En este momento estás viendo Beryl sets off alarm bells and oceanic weather is hurricane fuel

Beryl sets off alarm bells and oceanic weather is hurricane fuel

The Lesser Antilles are maintaining red alerts today due to the passage of category 4 hurricane Beryl, which reached the Windward Islands on Monday with sustained winds of over 200 kilometres per hour.

Faced with this powerful, premature and unusual cyclone, which intensified from 1 to 4 on the Saffir Simpson scale in less than a day, the Government of Grenada declared a state of emergency as of 19:00 local time this Sunday in anticipation of the arrival of Beryl, which is expected to hit the island.

Meanwhile, all inter-island ferry sailings between Trinidad and Tobago were cancelled for Monday, while Barbados Prime Minister Mia Amor Mottley urged all non-essential businesses on the island to shut down on Sunday night in anticipation of the hurricane’s arrival.

The Trinidad and Tobago Meteorological Service issued a red alert for the island of Tobago indicating that a major impact is very likely and instructing residents to take immediate action to protect their lives, livelihoods and property.

This is in addition to the nationwide closure, also on Sunday night, of St Lucia, which will remain in that condition in the face of Beryl’s imminent arrival, the island’s prime minister, Philip J. Pierre, announced.

«Businesses and schools will remain closed on Monday, the premier said, urging people to stay indoors until further notice of normalcy.

Grenada’s Maurice Bishop International Airport has also been closed since 18:00 local time and is tentatively scheduled to reopen Tuesday morning.

In Barbados, Grantley Adams International Airport has announced the same, as have St Lucia’s Hewanorra International Airport and George F. L. Charles Airport.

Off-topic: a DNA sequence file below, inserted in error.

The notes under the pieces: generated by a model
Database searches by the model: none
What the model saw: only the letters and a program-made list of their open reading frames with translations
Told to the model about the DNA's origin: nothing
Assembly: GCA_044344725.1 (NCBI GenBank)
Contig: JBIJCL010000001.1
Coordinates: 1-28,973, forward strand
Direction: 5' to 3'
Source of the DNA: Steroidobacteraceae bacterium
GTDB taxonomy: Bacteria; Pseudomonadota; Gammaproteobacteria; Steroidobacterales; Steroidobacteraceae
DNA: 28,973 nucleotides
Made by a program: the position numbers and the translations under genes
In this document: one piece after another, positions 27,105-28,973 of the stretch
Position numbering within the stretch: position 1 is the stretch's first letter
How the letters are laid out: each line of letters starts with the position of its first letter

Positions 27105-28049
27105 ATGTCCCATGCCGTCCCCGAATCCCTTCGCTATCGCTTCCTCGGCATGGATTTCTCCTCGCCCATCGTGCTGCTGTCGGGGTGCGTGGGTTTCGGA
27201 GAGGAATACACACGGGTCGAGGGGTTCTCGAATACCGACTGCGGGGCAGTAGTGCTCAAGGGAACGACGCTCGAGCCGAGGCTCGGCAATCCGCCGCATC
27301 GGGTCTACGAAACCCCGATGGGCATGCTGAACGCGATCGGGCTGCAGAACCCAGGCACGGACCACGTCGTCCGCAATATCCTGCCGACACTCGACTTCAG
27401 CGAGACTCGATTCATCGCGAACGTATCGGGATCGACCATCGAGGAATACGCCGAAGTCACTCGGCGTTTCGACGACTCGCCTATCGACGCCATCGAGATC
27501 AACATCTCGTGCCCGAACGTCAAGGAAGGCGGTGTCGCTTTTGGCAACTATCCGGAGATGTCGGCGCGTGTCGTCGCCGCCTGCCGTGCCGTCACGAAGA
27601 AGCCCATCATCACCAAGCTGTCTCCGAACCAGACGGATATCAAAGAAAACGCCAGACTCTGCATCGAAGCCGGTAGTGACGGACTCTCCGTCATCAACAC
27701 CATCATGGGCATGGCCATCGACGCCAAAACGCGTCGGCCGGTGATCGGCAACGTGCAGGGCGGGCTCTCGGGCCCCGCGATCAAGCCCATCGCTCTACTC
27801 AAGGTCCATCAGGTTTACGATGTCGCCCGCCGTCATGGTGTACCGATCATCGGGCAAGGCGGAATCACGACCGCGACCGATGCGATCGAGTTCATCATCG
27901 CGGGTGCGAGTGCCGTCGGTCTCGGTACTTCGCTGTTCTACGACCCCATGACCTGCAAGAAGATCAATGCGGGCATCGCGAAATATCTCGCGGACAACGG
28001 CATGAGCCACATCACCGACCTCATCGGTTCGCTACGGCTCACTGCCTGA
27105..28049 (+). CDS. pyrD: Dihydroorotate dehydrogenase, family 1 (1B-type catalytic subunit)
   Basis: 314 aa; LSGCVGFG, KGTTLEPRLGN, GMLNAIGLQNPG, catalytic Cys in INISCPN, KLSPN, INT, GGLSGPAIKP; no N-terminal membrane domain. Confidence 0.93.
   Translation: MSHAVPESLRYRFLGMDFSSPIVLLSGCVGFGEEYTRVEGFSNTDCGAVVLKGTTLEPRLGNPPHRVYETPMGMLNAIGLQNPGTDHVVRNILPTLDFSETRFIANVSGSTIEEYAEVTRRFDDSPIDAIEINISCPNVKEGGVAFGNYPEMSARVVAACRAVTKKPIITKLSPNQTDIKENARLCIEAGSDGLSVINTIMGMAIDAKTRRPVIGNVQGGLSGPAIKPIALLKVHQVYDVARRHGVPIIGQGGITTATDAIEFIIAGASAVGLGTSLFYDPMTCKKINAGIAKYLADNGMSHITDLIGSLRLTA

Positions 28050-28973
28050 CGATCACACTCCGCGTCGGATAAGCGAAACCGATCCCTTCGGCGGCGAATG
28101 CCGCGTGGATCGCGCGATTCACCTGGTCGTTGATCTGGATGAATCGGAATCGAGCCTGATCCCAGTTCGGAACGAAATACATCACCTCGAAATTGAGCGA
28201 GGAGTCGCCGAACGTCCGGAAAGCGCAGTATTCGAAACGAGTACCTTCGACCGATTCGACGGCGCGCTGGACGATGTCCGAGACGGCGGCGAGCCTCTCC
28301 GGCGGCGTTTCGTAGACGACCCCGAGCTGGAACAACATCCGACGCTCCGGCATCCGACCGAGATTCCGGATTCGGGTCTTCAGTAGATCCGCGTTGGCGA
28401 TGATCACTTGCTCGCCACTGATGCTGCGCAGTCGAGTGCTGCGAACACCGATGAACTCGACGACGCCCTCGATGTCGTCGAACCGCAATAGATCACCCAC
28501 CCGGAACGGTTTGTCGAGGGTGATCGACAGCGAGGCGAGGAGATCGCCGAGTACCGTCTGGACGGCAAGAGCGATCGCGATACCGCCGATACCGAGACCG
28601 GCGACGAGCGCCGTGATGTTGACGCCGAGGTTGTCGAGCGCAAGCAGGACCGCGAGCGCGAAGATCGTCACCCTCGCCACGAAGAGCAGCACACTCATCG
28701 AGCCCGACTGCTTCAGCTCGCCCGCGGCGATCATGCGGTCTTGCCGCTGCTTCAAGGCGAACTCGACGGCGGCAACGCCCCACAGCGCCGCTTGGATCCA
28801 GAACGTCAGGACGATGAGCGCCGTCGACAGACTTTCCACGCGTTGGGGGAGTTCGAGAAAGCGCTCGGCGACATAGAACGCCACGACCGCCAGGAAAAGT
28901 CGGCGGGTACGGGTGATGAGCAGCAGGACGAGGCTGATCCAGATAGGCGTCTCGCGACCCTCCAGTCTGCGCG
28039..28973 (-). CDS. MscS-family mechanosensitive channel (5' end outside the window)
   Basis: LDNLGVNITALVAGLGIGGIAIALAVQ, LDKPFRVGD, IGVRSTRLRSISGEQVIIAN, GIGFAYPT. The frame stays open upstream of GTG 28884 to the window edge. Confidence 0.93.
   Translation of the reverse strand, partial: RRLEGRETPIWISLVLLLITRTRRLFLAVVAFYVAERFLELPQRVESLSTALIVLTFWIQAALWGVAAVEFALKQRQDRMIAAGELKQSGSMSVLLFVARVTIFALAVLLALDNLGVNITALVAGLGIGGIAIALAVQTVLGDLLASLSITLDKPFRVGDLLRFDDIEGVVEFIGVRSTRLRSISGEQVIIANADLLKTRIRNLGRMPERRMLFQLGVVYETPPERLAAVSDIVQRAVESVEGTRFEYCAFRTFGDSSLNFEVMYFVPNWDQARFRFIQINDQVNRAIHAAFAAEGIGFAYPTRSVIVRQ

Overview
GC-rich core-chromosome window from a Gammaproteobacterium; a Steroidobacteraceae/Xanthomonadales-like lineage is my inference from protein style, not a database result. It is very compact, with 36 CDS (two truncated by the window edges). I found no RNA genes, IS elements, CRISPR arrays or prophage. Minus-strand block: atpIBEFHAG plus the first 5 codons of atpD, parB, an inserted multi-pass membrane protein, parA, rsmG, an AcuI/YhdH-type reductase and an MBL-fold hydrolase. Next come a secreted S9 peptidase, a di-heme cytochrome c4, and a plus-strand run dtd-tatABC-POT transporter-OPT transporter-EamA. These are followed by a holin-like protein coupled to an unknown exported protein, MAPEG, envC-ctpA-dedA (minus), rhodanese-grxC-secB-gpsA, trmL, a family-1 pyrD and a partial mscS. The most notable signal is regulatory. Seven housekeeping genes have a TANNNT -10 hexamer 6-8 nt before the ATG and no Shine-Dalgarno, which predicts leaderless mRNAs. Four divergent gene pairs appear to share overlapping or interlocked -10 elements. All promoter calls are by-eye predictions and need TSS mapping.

Another report from the US National Hurricane Centre said the Government of the Dominican Republic issued a tropical storm warning from Punta Palenque westward to the Haitian border.

Beryl became the first hurricane of the current Atlantic hurricane season, and will go down in history as one of the most unusual and dangerous, another warning after the first storm, Alberto, reaffirming a complex period.

In less than 24 hours Beryl moved from one category to another with ease and its maximum sustained winds ranged from 56 to 215 kilometres per hour between Saturday afternoon and Sunday.

Official data indicate that Beryl is the earliest major hurricane (category 4 so far) to form in the Atlantic in 58 years, and the earliest to originate east of the Lesser Antilles (where storms tend to form later in the summer when waters are warmer).

Before the current Atlantic cyclone season began on 1 June and is due to end on 30 November, several experts warned of exceptionally warm ocean waters that may increase tropical storms in the Caribbean and Gulf of Mexico.

Meteorologists at the University of Miami, Florida, in the United States, say that in the Atlantic region – where most hurricanes develop – water temperatures are unusually high and warm oceans act as an octane booster for the hurricane season.

This increase provides the necessary fuel for the formation and intensification of hurricanes and tropical storms as they move over the ocean.

According to data from the Climate Reanalyzer at the US University of Maine, global average sea surface temperatures in the North Atlantic reached 22.3 degrees Celsius at the end of May, exceeding the 1982-2011 average by 1.3 degrees Celsius.

A report from the same institution stresses that warm water in the Gulf of Mexico was a major factor in storm surges such as Hurricane Katrina and is associated with heavy rainfall in storms such as Harvey and rapid intensification.

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